Roundabout aims to ease traffic congestion at busy intersection

If you head downstate you're sure to run into a few but here in northern Michigan, there aren't many "roundabouts" and the news that one is being put in at such a busy intersection in Mesick is getting mixed reviews.

Chances are you've driven through the M-115 and M-37 intersection in Mesick, a busy corner that will soon be undergoing a major and controversial change. There have been many accidents at the corner and that's why the Michigan Department of Transportation is holding a community meeting Wednesday to talk about how they plan to make it safer, with a roundabout.

Mesick Resident Jean Burton says, "This is one of the most dangerous corners in the state of Michigan, I used to be a truck driver, I've driven all over the country and this is one of the worst in the country, that I can see"

M-115 sees an average daily traffic of nearly 9,500 cars and M-37 sees about 4,500, many of which meet at this corner in Mesick.

MDOT officials say that's not a huge volume of traffic but in the past three years, there's been more than 17 accidents and several deaths at the intersection. They say that's an alarming number and what's prompted them to brainstorm ways to make this area safer. After 3 years of research, officials say all of their data pointed to a roundabout, a circular intersection designed to handle a high volume of traffic, including trucks and large emergency vehicles.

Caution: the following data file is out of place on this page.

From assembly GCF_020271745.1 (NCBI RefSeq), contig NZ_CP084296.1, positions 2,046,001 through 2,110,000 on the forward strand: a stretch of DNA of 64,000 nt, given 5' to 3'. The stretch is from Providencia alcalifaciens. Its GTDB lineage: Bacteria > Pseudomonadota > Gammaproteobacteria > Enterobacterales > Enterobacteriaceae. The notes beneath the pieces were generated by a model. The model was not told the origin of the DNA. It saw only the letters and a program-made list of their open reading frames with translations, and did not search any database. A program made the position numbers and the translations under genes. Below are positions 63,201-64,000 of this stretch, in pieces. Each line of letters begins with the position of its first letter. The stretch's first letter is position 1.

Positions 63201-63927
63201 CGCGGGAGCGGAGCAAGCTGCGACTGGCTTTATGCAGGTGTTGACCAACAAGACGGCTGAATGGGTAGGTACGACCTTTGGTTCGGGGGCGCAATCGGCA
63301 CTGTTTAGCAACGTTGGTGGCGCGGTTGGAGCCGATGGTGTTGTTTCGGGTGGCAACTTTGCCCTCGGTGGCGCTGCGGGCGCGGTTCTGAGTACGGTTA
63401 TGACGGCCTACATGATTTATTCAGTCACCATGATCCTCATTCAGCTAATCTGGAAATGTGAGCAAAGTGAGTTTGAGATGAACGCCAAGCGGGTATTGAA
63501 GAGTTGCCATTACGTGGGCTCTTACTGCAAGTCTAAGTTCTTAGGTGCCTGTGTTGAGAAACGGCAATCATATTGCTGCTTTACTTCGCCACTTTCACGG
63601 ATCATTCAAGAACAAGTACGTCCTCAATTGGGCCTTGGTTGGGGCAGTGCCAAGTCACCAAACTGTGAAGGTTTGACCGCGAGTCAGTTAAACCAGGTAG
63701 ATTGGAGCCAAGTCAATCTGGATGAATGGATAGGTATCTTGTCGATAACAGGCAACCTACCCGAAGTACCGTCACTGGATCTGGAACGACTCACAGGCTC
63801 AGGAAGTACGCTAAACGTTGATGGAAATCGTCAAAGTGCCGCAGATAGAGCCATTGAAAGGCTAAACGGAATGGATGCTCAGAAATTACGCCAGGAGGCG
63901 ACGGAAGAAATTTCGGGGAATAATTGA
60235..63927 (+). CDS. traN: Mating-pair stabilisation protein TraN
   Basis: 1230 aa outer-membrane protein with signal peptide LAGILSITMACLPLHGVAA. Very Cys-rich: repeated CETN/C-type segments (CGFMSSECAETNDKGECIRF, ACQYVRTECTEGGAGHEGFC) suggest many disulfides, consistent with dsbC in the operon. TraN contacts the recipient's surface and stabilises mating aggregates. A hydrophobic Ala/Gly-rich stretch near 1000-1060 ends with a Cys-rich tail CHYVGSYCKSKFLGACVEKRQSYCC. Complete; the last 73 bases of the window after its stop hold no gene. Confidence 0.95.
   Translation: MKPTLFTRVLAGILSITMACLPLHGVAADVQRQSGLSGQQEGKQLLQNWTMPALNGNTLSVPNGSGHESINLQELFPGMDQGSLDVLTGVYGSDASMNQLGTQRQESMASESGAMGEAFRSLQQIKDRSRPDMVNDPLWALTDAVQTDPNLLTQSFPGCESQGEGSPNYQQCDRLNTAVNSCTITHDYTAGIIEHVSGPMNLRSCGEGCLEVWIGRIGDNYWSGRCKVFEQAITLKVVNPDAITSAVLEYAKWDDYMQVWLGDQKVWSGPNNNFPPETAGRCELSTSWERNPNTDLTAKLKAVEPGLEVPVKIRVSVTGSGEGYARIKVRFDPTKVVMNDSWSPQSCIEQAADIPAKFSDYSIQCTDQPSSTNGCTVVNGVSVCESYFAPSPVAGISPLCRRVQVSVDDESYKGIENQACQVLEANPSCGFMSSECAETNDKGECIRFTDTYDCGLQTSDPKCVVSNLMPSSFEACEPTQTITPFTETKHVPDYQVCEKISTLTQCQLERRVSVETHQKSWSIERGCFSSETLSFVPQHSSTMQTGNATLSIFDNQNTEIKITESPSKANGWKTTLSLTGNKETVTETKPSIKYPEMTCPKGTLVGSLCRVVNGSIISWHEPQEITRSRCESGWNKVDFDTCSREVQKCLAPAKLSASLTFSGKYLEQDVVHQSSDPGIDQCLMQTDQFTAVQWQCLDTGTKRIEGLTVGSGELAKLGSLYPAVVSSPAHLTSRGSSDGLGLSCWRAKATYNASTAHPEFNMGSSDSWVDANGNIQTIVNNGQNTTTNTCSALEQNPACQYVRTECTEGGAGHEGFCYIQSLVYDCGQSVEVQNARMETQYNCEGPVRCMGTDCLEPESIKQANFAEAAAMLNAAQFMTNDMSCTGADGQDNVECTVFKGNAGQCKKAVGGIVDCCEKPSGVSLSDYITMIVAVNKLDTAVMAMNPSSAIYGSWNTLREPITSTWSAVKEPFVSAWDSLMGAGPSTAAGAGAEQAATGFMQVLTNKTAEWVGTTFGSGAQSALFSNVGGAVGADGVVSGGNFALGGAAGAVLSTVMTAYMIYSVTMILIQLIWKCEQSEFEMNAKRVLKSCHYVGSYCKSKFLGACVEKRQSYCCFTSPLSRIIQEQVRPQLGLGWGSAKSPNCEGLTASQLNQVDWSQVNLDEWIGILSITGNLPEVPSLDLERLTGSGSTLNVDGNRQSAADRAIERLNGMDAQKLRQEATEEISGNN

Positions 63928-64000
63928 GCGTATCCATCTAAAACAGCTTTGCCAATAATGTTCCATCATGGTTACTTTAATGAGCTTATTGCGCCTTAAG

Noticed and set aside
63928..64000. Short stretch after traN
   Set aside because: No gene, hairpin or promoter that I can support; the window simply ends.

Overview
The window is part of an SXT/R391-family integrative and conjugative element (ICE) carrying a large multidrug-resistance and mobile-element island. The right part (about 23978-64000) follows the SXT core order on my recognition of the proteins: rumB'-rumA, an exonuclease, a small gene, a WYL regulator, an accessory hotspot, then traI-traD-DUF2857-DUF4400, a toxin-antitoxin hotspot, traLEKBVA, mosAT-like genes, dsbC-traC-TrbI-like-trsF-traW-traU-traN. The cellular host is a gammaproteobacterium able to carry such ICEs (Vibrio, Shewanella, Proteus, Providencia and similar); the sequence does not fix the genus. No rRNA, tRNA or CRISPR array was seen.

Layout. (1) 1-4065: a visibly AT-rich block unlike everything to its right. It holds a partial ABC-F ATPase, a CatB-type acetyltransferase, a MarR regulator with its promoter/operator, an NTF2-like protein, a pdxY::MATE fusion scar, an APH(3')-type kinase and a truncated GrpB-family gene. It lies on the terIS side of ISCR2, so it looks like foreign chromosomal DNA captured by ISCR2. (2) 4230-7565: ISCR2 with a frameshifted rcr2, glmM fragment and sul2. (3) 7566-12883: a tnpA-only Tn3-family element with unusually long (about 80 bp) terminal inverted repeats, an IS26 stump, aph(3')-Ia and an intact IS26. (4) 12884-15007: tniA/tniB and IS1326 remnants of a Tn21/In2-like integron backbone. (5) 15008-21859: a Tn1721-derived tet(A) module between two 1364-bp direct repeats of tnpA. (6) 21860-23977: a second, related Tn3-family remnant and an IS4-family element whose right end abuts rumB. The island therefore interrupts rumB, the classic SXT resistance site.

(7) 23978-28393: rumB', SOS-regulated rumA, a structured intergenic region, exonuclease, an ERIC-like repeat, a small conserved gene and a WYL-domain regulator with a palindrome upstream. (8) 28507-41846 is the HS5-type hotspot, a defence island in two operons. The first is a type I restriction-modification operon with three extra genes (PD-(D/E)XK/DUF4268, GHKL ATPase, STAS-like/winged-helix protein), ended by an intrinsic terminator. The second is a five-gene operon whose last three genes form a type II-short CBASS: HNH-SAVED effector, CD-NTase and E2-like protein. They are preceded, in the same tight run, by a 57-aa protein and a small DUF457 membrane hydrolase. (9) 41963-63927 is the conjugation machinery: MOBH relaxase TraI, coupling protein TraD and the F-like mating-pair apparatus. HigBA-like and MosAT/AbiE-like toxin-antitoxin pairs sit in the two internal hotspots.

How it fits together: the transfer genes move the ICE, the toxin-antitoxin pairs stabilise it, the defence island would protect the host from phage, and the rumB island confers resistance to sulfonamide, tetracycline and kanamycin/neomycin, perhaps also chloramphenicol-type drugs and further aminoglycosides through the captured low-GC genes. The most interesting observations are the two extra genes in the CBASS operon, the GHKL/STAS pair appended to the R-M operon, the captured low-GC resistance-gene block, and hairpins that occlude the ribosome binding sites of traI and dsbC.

But not everyone likes the idea. Mistie Gasper works at Ellen's Corners, which is located right on this intersection, she says, "This corner is a pain in the butt, there is quite a lot of accidents. People don't stop like their supposed to. I think a stop light would be more economical and a better idea."

MDOT considered that option and when comparing a roundabout to a stop light or stop sign, they say the numbers speak for themselves. According to studies a roundabout reduces overall crashes by 40%, injury crashes by 80% and limits serious injury/ fatality crashes by 90%.

So how does it work? With a roundabout, drivers must yield to vehicles already in the roundabout before entering.

Others think the roundabout sounds like a solid plan and is worth the nearly one million dollars it's going to cost to construct it.

Owner of Ellen's Corners Jeff Ellens says, "I actually think the roundabout will be a good thin it's very difficult for us to get used to that and it might be hard at first but I think its going to slow everyone down where, and it should be good. "

MDOT officials say construction on the roundabout is set to begin in 2013 just after Labor Day. They will be holding a community meeting for the public on Wednesday at 4:00pm at Mesick High School.